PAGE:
The effects of spermine on plasmid DNA transmission through ultrafiltration membranes

Open Access
Bolten, Rachel Marie
Area of Honors:
Chemical Engineering
Bachelor of Science
Document Type:
Thesis Supervisors:
  • Andrew Zydney, Thesis Supervisor
  • Michael Janik, Honors Advisor
  • plasmid DNA
  • ultrafiltration
  • DNA purification
  • spermine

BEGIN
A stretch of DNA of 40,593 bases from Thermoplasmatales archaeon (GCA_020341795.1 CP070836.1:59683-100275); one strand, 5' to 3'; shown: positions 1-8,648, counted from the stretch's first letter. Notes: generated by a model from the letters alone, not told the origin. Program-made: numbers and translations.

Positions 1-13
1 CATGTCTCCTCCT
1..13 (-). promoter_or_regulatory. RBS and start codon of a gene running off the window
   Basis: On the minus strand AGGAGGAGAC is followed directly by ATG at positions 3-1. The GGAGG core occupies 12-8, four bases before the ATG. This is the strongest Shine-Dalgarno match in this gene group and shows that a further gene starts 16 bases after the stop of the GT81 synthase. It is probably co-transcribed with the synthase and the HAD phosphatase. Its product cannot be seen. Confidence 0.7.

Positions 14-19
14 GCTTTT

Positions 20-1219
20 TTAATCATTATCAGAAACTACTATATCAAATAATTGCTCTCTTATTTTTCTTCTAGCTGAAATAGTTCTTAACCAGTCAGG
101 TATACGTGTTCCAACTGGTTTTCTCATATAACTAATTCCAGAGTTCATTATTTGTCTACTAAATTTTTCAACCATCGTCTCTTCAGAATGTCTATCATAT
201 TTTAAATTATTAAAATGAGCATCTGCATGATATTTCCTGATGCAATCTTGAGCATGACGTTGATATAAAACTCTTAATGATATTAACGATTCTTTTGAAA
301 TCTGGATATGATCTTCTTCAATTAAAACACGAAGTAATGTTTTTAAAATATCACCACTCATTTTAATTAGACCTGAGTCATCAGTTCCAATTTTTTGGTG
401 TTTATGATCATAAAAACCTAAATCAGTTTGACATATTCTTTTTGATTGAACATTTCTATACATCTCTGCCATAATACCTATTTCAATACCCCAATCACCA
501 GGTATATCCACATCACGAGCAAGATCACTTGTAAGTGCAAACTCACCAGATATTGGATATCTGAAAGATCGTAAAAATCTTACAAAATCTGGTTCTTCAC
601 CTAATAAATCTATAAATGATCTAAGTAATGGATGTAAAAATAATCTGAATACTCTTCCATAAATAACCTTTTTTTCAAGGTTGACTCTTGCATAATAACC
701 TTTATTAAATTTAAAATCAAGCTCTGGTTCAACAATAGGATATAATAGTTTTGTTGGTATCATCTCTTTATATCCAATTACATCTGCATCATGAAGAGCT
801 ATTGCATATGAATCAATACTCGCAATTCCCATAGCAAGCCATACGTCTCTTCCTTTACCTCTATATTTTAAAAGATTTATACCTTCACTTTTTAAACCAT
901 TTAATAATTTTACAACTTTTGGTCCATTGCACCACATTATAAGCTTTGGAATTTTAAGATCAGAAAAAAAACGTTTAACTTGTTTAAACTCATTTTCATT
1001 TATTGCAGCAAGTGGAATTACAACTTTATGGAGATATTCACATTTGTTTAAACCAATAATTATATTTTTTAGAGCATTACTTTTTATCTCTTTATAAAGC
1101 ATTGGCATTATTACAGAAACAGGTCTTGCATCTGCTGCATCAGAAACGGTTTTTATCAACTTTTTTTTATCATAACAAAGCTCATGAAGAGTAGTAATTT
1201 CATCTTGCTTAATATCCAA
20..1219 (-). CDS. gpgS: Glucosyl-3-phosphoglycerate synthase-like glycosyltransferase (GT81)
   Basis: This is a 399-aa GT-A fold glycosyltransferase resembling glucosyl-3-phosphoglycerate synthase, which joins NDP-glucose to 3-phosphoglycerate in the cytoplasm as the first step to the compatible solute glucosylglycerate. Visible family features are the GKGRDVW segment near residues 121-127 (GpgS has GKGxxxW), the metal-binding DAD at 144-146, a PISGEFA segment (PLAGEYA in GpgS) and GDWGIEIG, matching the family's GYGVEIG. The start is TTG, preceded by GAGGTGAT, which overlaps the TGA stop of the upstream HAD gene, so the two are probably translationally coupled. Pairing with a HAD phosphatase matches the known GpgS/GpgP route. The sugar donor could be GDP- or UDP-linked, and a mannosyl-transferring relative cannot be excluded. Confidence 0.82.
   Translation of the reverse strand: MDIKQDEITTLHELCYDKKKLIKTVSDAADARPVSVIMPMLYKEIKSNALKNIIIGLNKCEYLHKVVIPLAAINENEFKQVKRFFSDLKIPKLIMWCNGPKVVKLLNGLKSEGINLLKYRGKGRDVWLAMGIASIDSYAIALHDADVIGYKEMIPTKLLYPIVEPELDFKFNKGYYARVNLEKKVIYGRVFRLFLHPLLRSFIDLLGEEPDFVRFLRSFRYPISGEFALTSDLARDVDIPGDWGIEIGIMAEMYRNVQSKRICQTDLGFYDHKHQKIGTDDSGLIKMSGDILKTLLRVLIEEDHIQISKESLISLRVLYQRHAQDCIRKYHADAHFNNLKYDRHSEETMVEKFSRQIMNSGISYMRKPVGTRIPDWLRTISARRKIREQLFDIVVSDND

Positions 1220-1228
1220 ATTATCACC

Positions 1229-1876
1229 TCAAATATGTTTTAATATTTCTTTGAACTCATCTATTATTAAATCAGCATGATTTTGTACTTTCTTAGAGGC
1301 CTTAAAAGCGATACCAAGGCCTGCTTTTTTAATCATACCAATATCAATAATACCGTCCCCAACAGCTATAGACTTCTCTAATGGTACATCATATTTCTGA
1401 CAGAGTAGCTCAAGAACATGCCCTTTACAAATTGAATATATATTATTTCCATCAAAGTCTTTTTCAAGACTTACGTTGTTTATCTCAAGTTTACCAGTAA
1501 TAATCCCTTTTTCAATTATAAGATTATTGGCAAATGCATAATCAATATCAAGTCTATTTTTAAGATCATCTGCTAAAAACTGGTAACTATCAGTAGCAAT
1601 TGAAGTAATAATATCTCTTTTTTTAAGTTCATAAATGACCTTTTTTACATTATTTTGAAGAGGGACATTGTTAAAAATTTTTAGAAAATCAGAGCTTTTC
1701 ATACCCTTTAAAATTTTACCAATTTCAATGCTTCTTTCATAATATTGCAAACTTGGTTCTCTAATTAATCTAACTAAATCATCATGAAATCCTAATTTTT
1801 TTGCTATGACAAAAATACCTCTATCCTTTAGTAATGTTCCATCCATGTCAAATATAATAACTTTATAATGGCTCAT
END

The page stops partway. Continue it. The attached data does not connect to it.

Although recent studies have demonstrated that ultrafiltration can be an effective method of plasmid DNA purification, the selectivity between the different plasmid isoforms is often below that needed for large-scale production of gene therapy agents. The objectives of this thesis were to evaluate the effects of spermine, a positively-charged polyamine, on the transmission of supercoiled, open-circular, and linear isoforms of plasmid DNA through ultrafiltration membranes and to determine whether the addition of spermine could facilitate isoform separation. Experiments were performed with Biomax 300 kDa ultrafiltration membranes. The linear and open-circular isoforms of the 9.8 kbp (kilo base pair) MDY plasmid were prepared by enzymatic digestion of the supercoiled plasmid. The addition of low concentrations of spermine (≤ 10 µM) increased transmission for all three plasmid isoforms, with the largest increase obtained with the supercoiled isoform. The use of spermine concentrations above 10 µM caused a significant reduction in plasmid transmission, likely due to the inhibition of plasmid elongation. The largest selectivity for the purification of the supercoiled isoform from the open-circular isoform was observed with the addition of 2 µM spermine in a 10 mM NaCl TE buffer. These results suggest that polyamines can be used to control the transmission of plasmid DNA during ultrafiltration and may be able to facilitate the separation of the different DNA isoforms due to the difference effects on isoform transmission.